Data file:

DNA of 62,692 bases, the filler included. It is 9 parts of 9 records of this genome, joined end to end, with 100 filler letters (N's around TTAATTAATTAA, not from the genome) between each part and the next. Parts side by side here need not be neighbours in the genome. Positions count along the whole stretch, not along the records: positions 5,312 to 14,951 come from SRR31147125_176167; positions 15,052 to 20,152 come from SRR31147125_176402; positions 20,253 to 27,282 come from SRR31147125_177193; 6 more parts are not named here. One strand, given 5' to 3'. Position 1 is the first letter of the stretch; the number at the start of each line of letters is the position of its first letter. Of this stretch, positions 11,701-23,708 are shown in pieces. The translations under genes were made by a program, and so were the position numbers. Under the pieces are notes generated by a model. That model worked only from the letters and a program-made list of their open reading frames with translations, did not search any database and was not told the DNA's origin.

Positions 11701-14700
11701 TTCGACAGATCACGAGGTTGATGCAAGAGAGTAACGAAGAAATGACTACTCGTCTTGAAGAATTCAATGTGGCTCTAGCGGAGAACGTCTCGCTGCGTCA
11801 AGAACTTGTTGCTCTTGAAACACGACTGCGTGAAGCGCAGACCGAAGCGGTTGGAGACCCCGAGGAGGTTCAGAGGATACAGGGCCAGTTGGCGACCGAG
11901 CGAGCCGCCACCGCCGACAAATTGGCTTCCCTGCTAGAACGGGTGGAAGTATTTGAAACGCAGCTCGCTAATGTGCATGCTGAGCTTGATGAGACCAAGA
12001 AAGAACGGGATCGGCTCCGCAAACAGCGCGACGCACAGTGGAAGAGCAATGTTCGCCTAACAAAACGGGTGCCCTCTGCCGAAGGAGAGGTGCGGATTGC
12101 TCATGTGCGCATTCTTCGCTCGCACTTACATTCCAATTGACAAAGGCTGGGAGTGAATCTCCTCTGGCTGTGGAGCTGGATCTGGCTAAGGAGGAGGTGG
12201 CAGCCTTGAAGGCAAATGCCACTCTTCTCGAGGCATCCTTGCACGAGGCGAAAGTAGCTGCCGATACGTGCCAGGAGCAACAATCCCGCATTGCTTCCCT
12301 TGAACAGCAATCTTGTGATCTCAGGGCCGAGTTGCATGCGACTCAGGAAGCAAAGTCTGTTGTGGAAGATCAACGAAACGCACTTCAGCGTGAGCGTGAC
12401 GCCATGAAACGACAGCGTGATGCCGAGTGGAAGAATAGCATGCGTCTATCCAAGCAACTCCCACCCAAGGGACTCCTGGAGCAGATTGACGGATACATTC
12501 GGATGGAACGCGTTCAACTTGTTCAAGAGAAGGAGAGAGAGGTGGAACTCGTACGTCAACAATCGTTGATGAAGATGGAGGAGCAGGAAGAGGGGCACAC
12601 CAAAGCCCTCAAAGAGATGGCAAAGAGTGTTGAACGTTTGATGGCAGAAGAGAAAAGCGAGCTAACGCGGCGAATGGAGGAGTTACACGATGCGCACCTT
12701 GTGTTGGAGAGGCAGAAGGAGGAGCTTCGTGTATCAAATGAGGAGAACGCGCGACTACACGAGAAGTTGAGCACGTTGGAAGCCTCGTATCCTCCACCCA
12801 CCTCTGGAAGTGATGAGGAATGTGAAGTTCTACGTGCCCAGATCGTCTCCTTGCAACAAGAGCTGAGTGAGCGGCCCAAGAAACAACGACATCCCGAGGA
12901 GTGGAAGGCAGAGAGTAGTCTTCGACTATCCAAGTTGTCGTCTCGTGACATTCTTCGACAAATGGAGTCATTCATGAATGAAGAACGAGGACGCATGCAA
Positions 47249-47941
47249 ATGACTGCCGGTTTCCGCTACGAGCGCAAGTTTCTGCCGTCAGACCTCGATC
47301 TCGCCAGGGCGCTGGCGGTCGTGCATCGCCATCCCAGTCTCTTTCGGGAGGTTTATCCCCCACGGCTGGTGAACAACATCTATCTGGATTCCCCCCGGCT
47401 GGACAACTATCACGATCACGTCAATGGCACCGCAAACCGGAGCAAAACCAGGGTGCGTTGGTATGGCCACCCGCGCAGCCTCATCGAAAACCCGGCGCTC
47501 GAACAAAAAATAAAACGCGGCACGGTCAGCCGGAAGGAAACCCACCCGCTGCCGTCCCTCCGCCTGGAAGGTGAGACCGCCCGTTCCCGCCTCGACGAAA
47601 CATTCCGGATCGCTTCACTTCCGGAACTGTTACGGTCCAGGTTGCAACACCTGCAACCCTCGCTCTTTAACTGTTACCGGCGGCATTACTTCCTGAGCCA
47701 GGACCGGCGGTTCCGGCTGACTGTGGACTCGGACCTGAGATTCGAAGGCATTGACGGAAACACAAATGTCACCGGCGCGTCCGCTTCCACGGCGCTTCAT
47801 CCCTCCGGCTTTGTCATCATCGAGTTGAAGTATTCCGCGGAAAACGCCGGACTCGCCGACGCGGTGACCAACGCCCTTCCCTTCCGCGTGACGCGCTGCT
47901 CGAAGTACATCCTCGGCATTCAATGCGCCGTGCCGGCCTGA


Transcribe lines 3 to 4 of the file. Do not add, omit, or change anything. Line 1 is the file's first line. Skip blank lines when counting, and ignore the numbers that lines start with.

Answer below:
11701 TTCGACAGATCACGAGGTTGATGCAAGAGAGTAACGAAGAAATGACTACTCGTCTTGAAGAATTCAATGTGGCTCTAGCGGAGAACGTCTCGCTGCGTCA
11801 AGAACTTGTTGCTCTTGAAACACGACTGCGTGAAGCGCAGACCGAAGCGGTTGGAGACCCCGAGGAGGTTCAGAGGATACAGGGCCAGTTGGCGACCGAG